This post may be nine months late, but it’s still best to have this here.
Uncertainty filled the air as 2020 came rushing into a series of unfathomable concerns. To many of us, the change in our regular routine turned our lives into a pit of never-ending questions and dream-like episodes with a sprinkle of conscious worry here and there.
In my case, I completed the days and weeks with new challenges as I had to continue teaching. As the month of March began, the gush of uncertainties began to enter our rooms as the lock-downs rolled in the passing weeks. With just a few weeks shy of ending the academic year 2019-2020, everyone had to work out new plans to fulfill all pending lessons and requirements online. Adrenaline rushed in to help us finish that race. However, the real marathon was yet to begin.
As we sighed a breath of relief, teachers were suddenly faced with an extra-long summer, working on tons of possibilities in finding the right balance to transitioning the next school year virtually. Luckily, we were able to finish that portion of the race with loads of new learning and hopeful thinking for the end of the global pandemic.
During that time, I embraced numerous ways and perspectives to help me better understand everyone that I had to engage with throughout the ordeal. There sure were a number of learning curves, but I pushed through until the end. Amidst all the bleak passing of the months, I again came across the JET Programme which I have been considering for years. It seemed that despite the bleak future that the pandemic is presenting, I found the courage to make a move and try something new.
Why it took so long?
Even as a young girl, I tried my best to excel and do well in each task I get. I am highly focused in my academics, however, building confidence in my own skills was an entirely different story. This even intensified when I graduated and finally had to face the real struggles of being an adult who needed to finance her way through each day.
I found myself in jobs that needed my communication skills at its best; which means mostly having a great spoken language skills, which I have never truly been confident of (that was why I took up writing as my major instead). Gradually, I learned to embrace my own limitations and worked my way to heighten the strengths I have gained. This is one reason for taking my sweet time before jumping into a new phase in my professional life. I needed to be in a secured job as I needed to help my family. Now, however, as I finally see that my family starting to be more stable as my parents work and my two siblings have also began their professional careers. I think that I am ready to venture out of my comfort zone. This is how I got to applying to the JET Programme.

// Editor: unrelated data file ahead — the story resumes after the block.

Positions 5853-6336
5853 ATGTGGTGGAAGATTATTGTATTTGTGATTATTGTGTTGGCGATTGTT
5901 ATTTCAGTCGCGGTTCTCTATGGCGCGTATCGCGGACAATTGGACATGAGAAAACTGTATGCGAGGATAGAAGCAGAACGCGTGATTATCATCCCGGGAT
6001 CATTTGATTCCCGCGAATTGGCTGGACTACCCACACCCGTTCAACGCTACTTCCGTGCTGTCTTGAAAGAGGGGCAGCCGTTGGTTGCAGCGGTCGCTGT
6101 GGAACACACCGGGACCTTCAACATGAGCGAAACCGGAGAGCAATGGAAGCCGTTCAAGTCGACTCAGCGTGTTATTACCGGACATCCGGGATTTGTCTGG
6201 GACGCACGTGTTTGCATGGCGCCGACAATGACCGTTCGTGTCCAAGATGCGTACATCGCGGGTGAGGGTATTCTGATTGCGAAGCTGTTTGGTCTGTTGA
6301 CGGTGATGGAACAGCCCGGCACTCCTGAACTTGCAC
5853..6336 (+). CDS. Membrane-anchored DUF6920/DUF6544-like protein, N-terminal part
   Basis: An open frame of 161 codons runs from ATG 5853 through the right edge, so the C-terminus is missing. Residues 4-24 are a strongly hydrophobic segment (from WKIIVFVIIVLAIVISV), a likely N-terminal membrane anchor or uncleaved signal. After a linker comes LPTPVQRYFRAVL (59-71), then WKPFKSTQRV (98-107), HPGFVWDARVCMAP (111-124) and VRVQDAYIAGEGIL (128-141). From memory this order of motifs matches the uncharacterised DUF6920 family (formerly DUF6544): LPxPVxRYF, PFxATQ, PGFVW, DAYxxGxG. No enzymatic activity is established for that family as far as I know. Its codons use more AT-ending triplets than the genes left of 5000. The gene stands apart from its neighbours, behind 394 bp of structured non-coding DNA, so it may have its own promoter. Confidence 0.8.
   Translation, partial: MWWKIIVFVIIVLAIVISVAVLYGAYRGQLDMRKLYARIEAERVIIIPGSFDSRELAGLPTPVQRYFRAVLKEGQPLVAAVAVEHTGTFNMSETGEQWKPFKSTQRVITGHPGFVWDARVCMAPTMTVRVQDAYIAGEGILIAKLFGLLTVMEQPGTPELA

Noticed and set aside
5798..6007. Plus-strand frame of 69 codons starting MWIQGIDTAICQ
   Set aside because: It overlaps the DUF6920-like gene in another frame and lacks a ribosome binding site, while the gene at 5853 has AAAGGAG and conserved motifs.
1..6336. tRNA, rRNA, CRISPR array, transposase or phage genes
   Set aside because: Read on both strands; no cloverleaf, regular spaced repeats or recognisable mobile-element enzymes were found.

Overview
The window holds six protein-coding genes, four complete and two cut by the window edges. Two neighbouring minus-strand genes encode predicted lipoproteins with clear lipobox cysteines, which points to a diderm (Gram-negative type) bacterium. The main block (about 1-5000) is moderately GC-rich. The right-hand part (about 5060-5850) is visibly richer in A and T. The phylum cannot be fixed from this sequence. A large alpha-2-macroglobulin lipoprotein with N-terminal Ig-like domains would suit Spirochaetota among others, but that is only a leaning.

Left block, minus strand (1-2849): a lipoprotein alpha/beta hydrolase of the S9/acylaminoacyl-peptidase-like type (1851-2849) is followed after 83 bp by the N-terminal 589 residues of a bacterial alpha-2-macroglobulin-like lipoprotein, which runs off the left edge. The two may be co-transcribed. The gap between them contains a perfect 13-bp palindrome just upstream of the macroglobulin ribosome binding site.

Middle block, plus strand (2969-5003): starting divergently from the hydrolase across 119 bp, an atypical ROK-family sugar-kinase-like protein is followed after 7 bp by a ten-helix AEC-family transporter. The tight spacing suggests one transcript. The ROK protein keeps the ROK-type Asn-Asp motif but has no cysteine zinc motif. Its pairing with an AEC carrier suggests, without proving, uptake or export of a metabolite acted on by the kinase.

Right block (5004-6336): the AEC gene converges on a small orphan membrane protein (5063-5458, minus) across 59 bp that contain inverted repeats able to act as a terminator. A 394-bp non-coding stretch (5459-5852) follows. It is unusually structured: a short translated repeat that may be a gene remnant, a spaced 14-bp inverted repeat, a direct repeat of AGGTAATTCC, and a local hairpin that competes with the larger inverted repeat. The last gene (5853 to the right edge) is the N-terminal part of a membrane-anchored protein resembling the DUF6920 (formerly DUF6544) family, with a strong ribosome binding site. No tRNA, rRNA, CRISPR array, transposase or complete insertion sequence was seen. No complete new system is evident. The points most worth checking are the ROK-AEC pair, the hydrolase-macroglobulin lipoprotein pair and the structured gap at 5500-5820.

What is the JET Programme?
The Japan Exchange Teaching Programme (JET Programme) started in 1987 which a goal of building “mutual understanding between the people of Japan and the people of other nations.” Even though this program has been going on for decades, the Philippines was also able to send representatives in 2014. So, Filipino JET ALTs are still relatively new to this organization.
The JET Programme hopes to help in the foreign language education of Japan while also engaging in a growing international exchange experiences within the local communities. From the four (4) countries in 1987, the JET Programme now has participants coming from 57 different countries around the globe.
How am I doing now?
In the past nine months, I tried to work my way through the school system. There are a number of challenges that I had to overcome especially with communication as I couldn’t speak Japanese. Most of the teachers in my assigned schools could only speak in Japanese. There were a few who could easily understand my English but couldn’t respond in English. Nonetheless, everything was a great learning experience. I was able to find ways on how to have my ideas across while at the same time doing my best to make my co-teachers feel more comfortable in engaging with me. We both had difficulties in using another language but we do understand the key points and skills that we have to meet to help our learners.
Aside from the language difficulties, I also had to learn to read between or even beyond the various Japanese gestures and politeness. I observed that most of the people I work with couldn’t find the means to say their comments or even their requests directly. It was difficult at first because I felt like I was wasting a lot of precious time going around a single topic because I couldn’t fully understand what my supervisors or other homeroom teachers wanted to do. But gradually, I was able to meet them in the middle by being more proactive so they didn’t have to worry about raising some questions or clarifications from me. Moreover, another concern I got from working in both elementary and junior high schools, is that not everyone works fast and efficiently. 😀
I mean everyone is busy, however, many of my teachers get surprised when I finish a task way too earlier than they expected. This especially happened in my first base school (elementary) as it felt more of a burden to my supervisor when I finish the given task quickly because there was a need to think of another task to give me. Moreover, many of my colleagues do take their time so they could fill the needed period with “work.” Maybe this is mostly just evident in my town as I am not in a bustling city. Everything seemed so laid back, though my junior high school setup now seems a bit different as everyone really is busy with a packed schedule because of clubs.
I still have a lot to learn, but will take each day at a time. I will try to post some updates of what happened in the past nine months which, honestly, just came by so quickly.